With the Scottish independence vote just days away, we'll hear from one Scot who sings his concerns about a vote for independence.
Robrt Pela: Review Of Xanadu
I’m afraid I have seen Xanadu.
I put it off as long as I could. But this hugely popular and perfectly dreadful stage musical, based on one of the worst movie musicals of all time, refuses to go away. Following its triumphant Broadway run in 2007, Xanadu took to the road. After which it began turning up in estimable playhouses, like our own Arizona Theatre Company.
We are doomed, it would appear, to be forever reminded of a greasy-faced Michael Beck, roller-skating past garishly frescoed brick walls and crowds of extras dressed as mimes; of poor Gene Kelly, slumming his way through a wispy memory of his salad days, when movie musicals were scored by Porter and Gershwin. We must revisit the undoing of the formerly upmarket Electric Light Orchestra; to recall a Sominex-ed, gauzily clad Olivia Newton-John, sleepwalking straight into a career lull from which she'd never recover.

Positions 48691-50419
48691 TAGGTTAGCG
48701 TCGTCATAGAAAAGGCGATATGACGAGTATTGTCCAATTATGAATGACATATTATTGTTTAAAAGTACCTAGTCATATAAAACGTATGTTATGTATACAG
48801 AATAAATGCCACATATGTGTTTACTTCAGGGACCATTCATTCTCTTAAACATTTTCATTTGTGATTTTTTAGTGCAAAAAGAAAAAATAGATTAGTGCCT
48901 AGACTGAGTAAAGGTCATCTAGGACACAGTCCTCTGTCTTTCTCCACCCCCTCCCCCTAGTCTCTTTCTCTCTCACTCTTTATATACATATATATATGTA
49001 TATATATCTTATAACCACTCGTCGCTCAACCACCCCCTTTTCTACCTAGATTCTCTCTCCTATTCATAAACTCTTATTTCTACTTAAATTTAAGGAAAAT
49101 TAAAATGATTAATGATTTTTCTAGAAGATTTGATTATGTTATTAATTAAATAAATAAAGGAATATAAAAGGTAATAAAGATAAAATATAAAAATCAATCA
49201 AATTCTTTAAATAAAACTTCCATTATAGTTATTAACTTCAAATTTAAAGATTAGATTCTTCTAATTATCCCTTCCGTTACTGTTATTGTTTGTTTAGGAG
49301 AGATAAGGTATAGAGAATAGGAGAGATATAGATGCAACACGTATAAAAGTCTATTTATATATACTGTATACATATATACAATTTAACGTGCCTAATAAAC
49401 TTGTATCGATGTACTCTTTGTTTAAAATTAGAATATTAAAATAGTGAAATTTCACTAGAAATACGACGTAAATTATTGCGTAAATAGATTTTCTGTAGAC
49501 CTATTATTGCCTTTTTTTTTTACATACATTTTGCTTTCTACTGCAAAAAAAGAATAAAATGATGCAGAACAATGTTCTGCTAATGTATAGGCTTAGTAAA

I want to take some pleasure in knowing that the theatrical Xanadu is in on the joke, because Douglas Carter Beane's book is a broad spoof of its sleazy cinematic counterpart. But I can't, because I want the theater goers and the people who are steering the musical theater industry to be past all this nudge-and-wink nonsense. I want there to be more original musicals and less nostalgic navel-gazing. I want there to be a phrase to describe the death of the musicalization of lamentable Hollywood blunders.
But no one is asking me what I think. Not Xanadu's producers, nor Olivia Newton-John fans, nor the droves of people who are going to line up to watch this musical satire of a bad movie about ancient Greek muses who come to Earth to inspire a roller disco. And certainly not Jeff Lynne of ELO, whose songs have been lifted wholesale from the movie and who is, therefore, receiving giant royalty checks without lifting a finger.
Xanadu continues through Jan. 19. Robrt Pela’s theater reviews appear each week in the New Times.
In any case, the opening night audience seemed to be enjoying themselves. We were asked to do a choreographed cheer; to cast a spell on an Equity actor, and to sing along with some of the most flaccid pop music of the early 80s. So: If it was painful to hear Jeff Lynne’s multi-tracked original arrangements played by a puny band of four musicians, or to have to hear again the thudding banality of the Xanadu megahit "Magic," it would appear it was painful only for me.
And yet, to Xanadu I went. I had to. I was afraid that if I didn’t go see Xanadu, it would track me down and force me to watch it. And I’m pretty certain that the only thing worse than a cheesy spoof of a crummy musical is a cheesy spoof of a crummy musical blasting away in my living room.